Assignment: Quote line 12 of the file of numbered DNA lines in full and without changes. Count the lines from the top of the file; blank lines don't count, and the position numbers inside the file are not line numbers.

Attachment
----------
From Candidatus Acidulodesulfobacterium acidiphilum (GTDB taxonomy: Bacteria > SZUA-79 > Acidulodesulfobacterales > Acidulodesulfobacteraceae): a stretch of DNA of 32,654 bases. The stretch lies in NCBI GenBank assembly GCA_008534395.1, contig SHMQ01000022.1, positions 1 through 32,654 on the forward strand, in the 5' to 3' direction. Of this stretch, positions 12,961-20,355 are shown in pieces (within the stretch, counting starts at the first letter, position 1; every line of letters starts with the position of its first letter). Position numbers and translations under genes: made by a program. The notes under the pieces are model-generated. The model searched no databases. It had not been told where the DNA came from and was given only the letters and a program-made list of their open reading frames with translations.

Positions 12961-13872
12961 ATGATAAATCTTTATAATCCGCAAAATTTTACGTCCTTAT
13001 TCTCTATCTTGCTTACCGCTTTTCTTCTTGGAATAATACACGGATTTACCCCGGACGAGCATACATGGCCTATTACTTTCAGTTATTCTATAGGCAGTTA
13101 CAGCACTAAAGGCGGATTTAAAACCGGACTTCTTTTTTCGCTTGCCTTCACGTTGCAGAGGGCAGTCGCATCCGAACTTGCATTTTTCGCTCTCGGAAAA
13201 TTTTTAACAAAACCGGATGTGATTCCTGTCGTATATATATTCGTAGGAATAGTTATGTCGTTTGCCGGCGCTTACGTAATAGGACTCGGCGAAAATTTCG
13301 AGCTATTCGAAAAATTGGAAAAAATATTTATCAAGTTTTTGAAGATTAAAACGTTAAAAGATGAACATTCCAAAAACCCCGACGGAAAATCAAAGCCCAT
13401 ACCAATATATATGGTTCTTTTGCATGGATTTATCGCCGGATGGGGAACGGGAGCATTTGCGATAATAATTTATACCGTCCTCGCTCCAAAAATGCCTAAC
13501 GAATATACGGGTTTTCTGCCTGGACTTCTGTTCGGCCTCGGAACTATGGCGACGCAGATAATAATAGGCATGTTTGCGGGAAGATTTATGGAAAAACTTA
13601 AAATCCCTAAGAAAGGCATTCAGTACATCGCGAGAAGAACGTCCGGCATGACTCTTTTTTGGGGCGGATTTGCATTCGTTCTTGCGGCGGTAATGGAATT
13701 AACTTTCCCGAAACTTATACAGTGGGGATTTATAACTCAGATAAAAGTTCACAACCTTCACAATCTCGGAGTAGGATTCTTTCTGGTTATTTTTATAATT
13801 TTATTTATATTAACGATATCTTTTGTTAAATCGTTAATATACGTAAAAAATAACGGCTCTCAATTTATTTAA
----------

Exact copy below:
13801 TTATTTATATTAACGATATCTTTTGTTAAATCGTTAATATACGTAAAAAATAACGGCTCTCAATTTATTTAA